• Graves’ Disease affects approximately 2 to 3% of the population or almost 10 million people. The figure may be higher because some may have eye involvement but not diagnosed with thyroid problems.
  • Graves' is five to 10 times more common in women than men.
  • Graves' usually occurs in middle age, but also occurs in children, adolescents and the elderly.

Recent News

Recent Forum Posts

  • Mood Swing

    May 17, 2019, 6:19 p.m.

    Hello - This video from Dr. Ira Lesser will hopefully shed some light behind the *why* of the mood issues....

  • Mood Swing

    May 15, 2019, 7:45 p.m.

    Hi all, I love being around people. I love to smile and being helpful as much as I could. However, often...

  • t3 and t4 in range, TSH low

    May 14, 2019, 4:32 p.m.

    I never had a normal TSH when I was on methimazole. When my T4 and T3 were in the normal range, it was always...

  • t3 and t4 in range, TSH low

    May 13, 2019, 12:03 p.m.

    There are lots of drugs beside anti-thyroid drugs that can cause hair loss. This article lists some of them,...

  • t3 and t4 in range, TSH low

    May 13, 2019, 8:41 a.m.

    Yes, I'm on methimazole. 5mg daily. I just hoped the hair loss would stop as my labs got more in range. The...

  • t3 and t4 in range, TSH low

    May 11, 2019, 6:06 a.m.

    Are you on methimazole? It is a drug and one of its side effects is hair loss, irregardless of thyroid...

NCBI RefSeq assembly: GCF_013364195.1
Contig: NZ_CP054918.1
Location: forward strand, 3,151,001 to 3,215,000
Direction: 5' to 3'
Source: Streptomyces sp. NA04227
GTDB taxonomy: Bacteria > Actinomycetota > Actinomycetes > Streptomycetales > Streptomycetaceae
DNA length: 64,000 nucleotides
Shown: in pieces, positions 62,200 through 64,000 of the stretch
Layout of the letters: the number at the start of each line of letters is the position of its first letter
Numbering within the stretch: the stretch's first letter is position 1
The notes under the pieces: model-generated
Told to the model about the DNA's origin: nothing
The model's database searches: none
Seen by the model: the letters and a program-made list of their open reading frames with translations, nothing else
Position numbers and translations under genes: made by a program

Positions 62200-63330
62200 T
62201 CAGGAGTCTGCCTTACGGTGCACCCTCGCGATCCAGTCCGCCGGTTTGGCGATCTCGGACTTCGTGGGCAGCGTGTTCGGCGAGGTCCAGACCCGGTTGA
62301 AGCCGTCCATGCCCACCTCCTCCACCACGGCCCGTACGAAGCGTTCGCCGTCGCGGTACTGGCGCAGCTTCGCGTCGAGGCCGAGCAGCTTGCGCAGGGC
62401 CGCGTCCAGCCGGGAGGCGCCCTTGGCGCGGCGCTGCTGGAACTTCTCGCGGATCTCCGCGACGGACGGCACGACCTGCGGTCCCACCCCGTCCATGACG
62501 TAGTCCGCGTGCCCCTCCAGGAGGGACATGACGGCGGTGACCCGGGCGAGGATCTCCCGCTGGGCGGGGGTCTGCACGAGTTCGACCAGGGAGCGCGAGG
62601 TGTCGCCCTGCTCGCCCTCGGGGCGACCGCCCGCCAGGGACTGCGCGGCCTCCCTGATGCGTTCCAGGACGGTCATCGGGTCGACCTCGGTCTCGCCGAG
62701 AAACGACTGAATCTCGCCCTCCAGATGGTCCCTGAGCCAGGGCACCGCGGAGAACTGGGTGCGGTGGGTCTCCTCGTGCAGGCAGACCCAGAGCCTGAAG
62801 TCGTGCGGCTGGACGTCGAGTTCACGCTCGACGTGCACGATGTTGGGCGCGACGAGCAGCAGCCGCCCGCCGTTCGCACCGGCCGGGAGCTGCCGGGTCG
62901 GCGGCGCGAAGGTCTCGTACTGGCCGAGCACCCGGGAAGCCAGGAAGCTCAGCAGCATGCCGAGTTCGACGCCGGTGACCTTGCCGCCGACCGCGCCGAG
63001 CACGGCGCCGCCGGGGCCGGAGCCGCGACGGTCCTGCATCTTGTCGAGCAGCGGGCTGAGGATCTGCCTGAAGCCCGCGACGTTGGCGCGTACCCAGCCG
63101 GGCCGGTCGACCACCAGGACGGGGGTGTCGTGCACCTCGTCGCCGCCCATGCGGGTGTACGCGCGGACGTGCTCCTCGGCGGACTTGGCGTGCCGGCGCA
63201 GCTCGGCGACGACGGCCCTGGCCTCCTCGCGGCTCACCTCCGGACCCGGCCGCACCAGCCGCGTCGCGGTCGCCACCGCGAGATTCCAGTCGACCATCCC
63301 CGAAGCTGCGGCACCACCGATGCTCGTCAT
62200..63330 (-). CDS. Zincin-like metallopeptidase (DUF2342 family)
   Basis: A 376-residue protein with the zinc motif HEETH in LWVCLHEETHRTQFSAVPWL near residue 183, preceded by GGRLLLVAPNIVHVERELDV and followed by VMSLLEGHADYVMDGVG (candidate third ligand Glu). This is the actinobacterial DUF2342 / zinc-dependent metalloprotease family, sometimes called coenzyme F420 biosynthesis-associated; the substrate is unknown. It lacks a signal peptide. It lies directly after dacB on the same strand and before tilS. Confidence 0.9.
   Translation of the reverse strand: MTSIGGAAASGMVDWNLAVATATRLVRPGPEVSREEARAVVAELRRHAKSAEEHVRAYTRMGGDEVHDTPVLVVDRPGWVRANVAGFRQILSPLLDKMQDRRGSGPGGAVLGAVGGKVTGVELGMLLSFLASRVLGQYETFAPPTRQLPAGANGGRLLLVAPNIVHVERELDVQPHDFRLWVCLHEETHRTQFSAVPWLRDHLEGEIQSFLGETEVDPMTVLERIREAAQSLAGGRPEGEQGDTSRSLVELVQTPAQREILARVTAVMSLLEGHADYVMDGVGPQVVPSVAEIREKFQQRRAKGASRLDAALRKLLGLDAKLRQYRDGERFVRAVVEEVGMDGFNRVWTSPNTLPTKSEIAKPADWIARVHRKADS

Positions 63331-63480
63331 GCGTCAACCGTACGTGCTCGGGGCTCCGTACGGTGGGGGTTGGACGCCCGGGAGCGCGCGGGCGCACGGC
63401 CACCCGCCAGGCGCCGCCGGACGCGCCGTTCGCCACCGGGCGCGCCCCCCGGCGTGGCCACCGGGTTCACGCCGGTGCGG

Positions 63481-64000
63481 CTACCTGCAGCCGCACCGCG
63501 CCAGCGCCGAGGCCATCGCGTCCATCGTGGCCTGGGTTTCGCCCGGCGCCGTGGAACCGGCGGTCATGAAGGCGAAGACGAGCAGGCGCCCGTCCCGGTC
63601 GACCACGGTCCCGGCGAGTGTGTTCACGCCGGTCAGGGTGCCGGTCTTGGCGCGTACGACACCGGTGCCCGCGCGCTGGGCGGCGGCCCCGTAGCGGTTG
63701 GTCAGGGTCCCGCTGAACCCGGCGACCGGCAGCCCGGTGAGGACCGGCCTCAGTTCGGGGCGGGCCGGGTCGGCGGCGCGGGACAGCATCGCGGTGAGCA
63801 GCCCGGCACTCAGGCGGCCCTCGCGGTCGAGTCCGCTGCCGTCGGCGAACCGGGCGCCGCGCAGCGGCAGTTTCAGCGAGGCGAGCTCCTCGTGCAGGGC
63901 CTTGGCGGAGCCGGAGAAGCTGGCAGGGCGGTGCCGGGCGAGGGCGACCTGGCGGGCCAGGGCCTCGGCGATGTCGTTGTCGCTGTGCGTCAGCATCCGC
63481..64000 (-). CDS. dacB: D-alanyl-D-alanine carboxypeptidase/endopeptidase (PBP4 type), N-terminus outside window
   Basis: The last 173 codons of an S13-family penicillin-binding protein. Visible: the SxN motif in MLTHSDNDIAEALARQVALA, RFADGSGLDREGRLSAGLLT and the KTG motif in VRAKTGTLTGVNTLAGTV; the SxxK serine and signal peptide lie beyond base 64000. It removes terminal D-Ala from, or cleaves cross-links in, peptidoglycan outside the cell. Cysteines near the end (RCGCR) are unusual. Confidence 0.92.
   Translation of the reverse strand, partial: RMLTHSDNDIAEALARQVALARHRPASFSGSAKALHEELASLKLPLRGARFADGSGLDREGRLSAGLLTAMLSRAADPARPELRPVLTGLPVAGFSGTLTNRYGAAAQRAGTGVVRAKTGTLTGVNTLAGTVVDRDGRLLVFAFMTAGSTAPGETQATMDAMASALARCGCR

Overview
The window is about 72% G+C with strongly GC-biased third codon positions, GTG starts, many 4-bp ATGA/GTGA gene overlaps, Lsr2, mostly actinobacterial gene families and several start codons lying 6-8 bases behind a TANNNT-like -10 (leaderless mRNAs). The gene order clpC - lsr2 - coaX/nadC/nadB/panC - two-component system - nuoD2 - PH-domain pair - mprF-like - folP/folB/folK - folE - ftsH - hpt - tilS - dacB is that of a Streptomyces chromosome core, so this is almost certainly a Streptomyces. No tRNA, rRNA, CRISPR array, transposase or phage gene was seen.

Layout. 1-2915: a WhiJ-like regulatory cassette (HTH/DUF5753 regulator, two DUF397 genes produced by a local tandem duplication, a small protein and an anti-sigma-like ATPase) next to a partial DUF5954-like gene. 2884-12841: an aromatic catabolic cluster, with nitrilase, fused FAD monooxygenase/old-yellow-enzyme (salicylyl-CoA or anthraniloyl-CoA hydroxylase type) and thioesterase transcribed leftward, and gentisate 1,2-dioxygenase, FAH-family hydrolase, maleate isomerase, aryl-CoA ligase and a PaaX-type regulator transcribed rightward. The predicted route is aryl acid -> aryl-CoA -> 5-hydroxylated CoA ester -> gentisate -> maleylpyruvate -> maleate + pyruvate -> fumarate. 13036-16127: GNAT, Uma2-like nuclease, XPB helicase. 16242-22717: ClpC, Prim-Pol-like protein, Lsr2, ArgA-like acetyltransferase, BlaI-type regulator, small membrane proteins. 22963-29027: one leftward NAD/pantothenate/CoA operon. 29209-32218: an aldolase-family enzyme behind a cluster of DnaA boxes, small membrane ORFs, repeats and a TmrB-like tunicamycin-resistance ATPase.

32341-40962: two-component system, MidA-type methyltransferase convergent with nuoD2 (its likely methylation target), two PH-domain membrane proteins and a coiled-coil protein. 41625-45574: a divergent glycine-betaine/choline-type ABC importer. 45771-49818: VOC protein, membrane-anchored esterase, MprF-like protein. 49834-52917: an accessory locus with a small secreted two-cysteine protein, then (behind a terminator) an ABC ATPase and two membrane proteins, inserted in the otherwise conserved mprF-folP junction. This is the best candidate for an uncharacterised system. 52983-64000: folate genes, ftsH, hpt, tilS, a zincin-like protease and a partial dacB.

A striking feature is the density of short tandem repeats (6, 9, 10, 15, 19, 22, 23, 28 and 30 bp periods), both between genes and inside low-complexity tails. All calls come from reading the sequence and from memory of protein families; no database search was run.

• t3 and t4 in range, TSH low

    May 10, 2019, 7:16 a.m.

    Hi all, Just wondered if anyone has had the same thing happen, t3 and t4 are both in range and have been...

  • Change in medication

    May 8, 2019, 9:34 a.m.

    Hello - I've not taken Cytomel (and am not a doc), but based on the prescribing info, it looks like the...

  • Change in medication

    May 7, 2019, 2:28 a.m.

    I am not a doctor, nor would I suggest ignoring your physicians advice, but in reviewing the warnings on...

  • Change in medication

    May 6, 2019, 5:21 p.m.

    So I have had Graves' disease since 2012 and it took about a year to find my sweet spot with a combination of...

  • Graves Disease and hair loss

    May 2, 2019, 6:26 p.m.

    Hello and welcome - We're fellow patients here, so can't give advice on medications. In general, the active...

  • Graves Disease and hair loss

    May 2, 2019, 11:14 a.m.

    Hi everyone, DX with Graves in November, on methimazole since December. all labs were within...

  • Thyroidoctomy after RAI ??

    April 30, 2019, 4:04 p.m.

    RAI can start the eye disease in some people. Yet sometimes the eye disease occurs after thyroidectomy, altho...

  • Thyroidoctomy after RAI ??

    April 30, 2019, 3:18 p.m.

    Thnx for ur reply So u think that thyroidoctomy for me now is useless ?? My thyroid now is dead and my...

  • Thyroidoctomy after RAI ??

    April 30, 2019, 8:30 a.m.

    You can have a thyroidectomy after RAI, and there is some suggestion of RAI after thyroidectomy. The object...

Questions? Problems? Please contact us at [email protected] or 877-643-3123.

GDATF on Facebook

Support the GDATF and become a member today!

© 2019 Graves' Disease & Thyroid Foundation